We are mid-way through Access to Justice Week in British Columbia. Congratulations to the many organizers and volunteers whose work has supported the week’s events and activities, which are listed on the Access to Justice Week BC website.

As a brief round-up, some of the events happening this week include:

  • February 7th – Mediate BC held one of its free online clinics allowing anyone to meet with a mediator for no cost to discuss their legal problem
  • February 8th – BC’s three law schools hosted a panel discussion on innovations in legal practice
  • February 8th – Thompson Rivers University Law School hosted a research talk on how to develop a systemic approach to measure and improve access to justice
  • February 9th – Legal sector analyst Jordan Furlong will give a presentation on 21st-century lawyer competencies that can help improve access to justice

Access to Justice Week is an excellent opportunity to reflect on the state of the justice system and to learn about opportunities for improving how it works.

Access to Justice Week organizers have put together an excellent video of field experts offering their perspectives on why it remains so difficult for people in BC to access the justice system. As Douglas King of the Together Against Poverty Society explains, many low-income British Columbians don’t have the basic tools for accessing the justice system, such as a phone or reliable internet. A common theme in the video is scarcity of resources in both the organizations designed to help people and in some of our institutions, but the video also points to a lack of coordination of services. Kim Hawkins of Rise Women’s Legal Centre and Odette Dempsey-Caputo of the Elizabeth Fry Society both refer to the “mythical lawyer”: the lawyer that justice system users are told they need to speak with, even though no such lawyer can be afforded or otherwise accessed by most British Columbians. Andrew Pilliar, Assistant Professor at Thompson Rivers University, suggests people need a trusted, barrier-free general advice service that can point them toward solutions. Professor Pilliar says further that the solution has to be person-centred, in order to serve the people seeking justice–“that means not just imagining what those people want, but actually engaging with them.”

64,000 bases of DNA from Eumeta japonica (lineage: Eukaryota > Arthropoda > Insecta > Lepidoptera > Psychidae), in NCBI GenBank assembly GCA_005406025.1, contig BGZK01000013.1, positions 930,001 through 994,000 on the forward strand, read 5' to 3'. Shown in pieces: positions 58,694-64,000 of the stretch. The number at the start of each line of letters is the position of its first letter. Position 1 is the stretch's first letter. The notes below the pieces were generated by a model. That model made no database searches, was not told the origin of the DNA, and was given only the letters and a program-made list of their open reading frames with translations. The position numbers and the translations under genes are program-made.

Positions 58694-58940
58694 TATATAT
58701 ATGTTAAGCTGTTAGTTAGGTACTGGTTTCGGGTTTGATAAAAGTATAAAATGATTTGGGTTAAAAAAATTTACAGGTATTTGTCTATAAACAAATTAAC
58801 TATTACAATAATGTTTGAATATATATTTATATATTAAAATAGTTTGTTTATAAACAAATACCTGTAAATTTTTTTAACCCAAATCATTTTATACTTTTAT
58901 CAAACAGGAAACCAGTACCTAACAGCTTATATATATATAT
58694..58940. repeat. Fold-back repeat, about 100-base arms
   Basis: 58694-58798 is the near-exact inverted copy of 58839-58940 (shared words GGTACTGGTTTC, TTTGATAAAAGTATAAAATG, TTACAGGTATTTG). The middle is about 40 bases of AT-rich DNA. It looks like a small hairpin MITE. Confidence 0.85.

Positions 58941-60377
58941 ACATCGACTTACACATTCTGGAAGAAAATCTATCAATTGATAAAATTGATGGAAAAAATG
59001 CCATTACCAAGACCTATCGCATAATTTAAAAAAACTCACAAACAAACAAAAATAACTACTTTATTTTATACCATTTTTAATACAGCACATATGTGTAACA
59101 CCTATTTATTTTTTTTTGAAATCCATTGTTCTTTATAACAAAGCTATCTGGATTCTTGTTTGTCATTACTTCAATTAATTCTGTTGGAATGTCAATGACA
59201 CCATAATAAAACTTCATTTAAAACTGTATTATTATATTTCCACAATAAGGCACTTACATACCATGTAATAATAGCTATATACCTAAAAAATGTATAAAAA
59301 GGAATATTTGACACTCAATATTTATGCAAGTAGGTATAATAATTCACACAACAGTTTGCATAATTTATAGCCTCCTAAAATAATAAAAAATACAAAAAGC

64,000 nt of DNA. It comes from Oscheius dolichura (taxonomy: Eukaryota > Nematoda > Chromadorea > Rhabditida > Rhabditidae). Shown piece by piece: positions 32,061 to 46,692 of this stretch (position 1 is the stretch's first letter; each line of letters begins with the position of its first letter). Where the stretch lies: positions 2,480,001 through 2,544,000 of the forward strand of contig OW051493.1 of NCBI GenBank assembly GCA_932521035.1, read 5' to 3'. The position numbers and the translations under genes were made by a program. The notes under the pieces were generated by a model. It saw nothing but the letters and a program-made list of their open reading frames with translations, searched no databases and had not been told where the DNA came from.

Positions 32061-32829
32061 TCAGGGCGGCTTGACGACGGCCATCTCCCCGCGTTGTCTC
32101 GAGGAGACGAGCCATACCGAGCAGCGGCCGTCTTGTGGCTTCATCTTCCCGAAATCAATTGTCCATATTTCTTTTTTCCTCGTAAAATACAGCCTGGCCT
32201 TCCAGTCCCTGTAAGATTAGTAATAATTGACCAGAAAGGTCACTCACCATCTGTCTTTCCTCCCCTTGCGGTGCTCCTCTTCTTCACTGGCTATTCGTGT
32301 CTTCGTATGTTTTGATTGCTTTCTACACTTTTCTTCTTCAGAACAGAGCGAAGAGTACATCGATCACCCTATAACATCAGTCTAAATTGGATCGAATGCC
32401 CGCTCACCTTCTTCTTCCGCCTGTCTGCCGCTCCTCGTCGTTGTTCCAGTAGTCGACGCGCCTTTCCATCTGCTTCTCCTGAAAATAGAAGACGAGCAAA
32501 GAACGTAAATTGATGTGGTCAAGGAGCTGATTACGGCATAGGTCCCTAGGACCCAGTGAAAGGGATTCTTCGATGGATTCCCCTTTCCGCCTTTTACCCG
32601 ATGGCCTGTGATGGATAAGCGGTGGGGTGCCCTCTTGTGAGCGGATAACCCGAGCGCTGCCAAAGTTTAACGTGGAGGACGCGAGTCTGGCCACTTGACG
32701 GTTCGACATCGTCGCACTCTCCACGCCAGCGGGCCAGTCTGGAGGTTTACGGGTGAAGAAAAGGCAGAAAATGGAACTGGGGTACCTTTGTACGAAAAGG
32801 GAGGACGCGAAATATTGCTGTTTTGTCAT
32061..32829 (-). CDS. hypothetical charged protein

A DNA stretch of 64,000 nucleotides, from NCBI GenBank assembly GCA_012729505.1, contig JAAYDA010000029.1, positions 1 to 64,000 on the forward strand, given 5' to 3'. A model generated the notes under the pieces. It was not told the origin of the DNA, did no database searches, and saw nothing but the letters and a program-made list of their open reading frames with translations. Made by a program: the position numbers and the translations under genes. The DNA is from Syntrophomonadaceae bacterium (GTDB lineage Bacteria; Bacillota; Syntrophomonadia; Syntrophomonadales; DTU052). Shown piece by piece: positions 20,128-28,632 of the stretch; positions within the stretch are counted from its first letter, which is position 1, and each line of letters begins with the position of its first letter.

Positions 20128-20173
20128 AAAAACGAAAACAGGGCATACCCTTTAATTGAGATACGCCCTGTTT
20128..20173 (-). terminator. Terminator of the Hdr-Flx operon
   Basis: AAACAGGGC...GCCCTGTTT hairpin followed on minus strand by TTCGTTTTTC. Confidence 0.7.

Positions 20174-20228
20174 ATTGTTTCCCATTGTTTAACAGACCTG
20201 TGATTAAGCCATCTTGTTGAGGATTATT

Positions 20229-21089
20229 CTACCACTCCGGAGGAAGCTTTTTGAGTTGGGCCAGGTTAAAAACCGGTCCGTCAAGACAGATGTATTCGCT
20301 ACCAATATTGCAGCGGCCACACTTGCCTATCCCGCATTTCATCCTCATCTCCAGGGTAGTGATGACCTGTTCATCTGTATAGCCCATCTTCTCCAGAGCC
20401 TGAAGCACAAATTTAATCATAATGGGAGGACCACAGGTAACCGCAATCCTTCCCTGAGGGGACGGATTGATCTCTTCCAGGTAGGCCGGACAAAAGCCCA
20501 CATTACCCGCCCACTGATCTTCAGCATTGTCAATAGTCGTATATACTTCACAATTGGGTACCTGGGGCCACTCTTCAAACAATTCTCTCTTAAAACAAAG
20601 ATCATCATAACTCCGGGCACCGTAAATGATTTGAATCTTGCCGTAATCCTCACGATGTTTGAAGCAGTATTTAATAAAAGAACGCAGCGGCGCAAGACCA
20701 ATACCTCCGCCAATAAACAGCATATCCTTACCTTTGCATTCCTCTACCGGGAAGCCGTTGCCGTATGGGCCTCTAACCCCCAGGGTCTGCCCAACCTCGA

I couldn’t agree more. A2JBC aims for all British Columbians to be able to prevent and resolve their everyday legal problems in an affordable way. A2JBC has recognized that putting lawyers and judges at the centre does not work; rather it leaves too many people behind, unable to navigate toward to a resolution of their legal problem. As uncomfortable as it may be for some, what is needed is a culture shift that moves the justice system to meet people where they are at.

A2JBC has been focusing efforts on this theme of person-centred justice in the context of the family law system—seeing it as interconnected with other systems that support children and families. That is, without compromising the integrity of the justice process, it is important to promote and engage in dialogue across the human service sectors. Our decisions can only be improved and better informed when we are aware of the wider context of people’s lives, the options available and their path to well-being.

To learn more about the Transform the Family Justice System Collaborative, check out A2JBC’s website.

 

 

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